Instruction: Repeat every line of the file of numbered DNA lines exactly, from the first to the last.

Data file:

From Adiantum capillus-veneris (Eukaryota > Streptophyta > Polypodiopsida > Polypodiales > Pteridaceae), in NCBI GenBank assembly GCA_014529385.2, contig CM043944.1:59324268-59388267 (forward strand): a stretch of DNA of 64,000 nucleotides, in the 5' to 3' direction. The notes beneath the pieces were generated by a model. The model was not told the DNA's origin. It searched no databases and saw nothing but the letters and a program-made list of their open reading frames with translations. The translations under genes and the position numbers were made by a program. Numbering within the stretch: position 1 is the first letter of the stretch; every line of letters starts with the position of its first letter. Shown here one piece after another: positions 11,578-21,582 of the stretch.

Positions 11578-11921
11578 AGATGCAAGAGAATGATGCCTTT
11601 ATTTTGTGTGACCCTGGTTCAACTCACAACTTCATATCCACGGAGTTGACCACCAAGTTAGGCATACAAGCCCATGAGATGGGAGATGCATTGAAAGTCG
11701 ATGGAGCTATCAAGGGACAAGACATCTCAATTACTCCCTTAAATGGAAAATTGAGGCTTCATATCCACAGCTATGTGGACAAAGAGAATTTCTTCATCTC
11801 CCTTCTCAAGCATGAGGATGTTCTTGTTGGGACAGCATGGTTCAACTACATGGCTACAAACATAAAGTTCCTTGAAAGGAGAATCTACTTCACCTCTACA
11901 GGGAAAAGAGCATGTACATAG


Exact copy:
From Adiantum capillus-veneris (Eukaryota > Streptophyta > Polypodiopsida > Polypodiales > Pteridaceae), in NCBI GenBank assembly GCA_014529385.2, contig CM043944.1:59324268-59388267 (forward strand): a stretch of DNA of 64,000 nucleotides, in the 5' to 3' direction. The notes beneath the pieces were generated by a model. The model was not told the DNA's origin. It searched no databases and saw nothing but the letters and a program-made list of their open reading frames with translations. The translations under genes and the position numbers were made by a program. Numbering within the stretch: position 1 is the first letter of the stretch; every line of letters starts with the position of its first letter. Shown here one piece after another: positions 11,578-21,582 of the stretch.

Positions 11578-11921
11578 AGATGCAAGAGAATGATGCCTTT
11601 ATTTTGTGTGACCCTGGTTCAACTCACAACTTCATATCCACGGAGTTGACCACCAAGTTAGGCATACAAGCCCATGAGATGGGAGATGCATTGAAAGTCG
11701 ATGGAGCTATCAAGGGACAAGACATCTCAATTACTCCCTTAAATGGAAAATTGAGGCTTCATATCCACAGCTATGTGGACAAAGAGAATTTCTTCATCTC
11801 CCTTCTCAAGCATGAGGATGTTCTTGTTGGGACAGCATGGTTCAACTACATGGCTACAAACATAAAGTTCCTTGAAAGGAGAATCTACTTCACCTCTACA
11901 GGGAAAAGAGCATGTACATAG